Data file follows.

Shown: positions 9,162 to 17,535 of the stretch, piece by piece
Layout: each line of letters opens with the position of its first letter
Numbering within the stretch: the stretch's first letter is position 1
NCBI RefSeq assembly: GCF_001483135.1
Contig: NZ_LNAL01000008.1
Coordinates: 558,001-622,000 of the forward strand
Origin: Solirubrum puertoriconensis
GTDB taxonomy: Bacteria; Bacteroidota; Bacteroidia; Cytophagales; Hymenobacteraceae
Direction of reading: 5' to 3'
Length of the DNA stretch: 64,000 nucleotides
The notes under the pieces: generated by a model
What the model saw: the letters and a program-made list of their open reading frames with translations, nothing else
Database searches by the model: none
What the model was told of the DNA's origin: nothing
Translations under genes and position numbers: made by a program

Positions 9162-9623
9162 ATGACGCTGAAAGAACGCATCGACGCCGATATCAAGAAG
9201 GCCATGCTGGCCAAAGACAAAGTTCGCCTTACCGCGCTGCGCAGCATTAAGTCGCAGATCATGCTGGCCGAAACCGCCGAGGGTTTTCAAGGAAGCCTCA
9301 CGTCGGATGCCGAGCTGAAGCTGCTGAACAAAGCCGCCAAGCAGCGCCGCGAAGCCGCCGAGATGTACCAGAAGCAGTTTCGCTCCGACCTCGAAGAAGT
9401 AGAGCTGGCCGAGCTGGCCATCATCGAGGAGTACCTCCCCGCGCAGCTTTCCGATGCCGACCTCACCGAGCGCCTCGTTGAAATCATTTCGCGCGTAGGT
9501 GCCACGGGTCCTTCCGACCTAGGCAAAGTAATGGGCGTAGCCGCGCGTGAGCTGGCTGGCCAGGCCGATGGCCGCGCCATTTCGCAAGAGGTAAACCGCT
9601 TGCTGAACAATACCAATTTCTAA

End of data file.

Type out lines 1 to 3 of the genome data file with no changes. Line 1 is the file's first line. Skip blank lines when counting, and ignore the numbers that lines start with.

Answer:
Shown: positions 9,162 to 17,535 of the stretch, piece by piece
Layout: each line of letters opens with the position of its first letter
Numbering within the stretch: the stretch's first letter is position 1